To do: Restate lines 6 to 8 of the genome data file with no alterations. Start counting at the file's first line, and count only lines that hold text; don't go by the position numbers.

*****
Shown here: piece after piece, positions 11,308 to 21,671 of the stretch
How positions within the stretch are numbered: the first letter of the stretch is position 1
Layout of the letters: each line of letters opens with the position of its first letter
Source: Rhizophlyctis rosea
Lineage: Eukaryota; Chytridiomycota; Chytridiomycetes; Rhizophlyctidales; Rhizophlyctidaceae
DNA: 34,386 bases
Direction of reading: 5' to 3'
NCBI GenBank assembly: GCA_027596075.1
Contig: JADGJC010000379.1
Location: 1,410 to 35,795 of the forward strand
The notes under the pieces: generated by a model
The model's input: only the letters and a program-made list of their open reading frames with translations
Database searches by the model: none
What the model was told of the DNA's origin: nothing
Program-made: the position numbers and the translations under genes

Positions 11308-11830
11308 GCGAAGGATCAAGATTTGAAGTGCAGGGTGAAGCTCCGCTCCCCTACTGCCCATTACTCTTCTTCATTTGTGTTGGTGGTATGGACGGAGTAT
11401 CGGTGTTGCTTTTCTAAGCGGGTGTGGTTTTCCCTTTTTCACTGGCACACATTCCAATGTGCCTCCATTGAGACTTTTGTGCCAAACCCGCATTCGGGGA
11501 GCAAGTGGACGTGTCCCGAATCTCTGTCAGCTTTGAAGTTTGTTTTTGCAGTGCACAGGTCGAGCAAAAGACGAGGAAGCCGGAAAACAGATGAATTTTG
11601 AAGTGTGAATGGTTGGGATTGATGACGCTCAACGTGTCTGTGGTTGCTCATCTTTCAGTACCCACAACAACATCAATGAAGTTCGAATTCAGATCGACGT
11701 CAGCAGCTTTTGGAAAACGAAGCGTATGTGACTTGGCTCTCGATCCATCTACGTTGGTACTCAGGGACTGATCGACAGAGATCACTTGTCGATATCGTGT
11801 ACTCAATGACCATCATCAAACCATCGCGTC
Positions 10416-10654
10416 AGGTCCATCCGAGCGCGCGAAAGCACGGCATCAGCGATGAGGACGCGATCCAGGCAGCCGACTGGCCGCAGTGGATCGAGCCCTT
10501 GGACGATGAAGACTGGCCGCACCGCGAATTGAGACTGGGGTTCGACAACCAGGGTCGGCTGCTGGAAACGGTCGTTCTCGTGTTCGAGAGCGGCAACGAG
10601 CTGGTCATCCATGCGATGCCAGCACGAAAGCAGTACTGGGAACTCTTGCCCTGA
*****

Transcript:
DNA: 34,386 bases
Direction of reading: 5' to 3'
NCBI GenBank assembly: GCA_027596075.1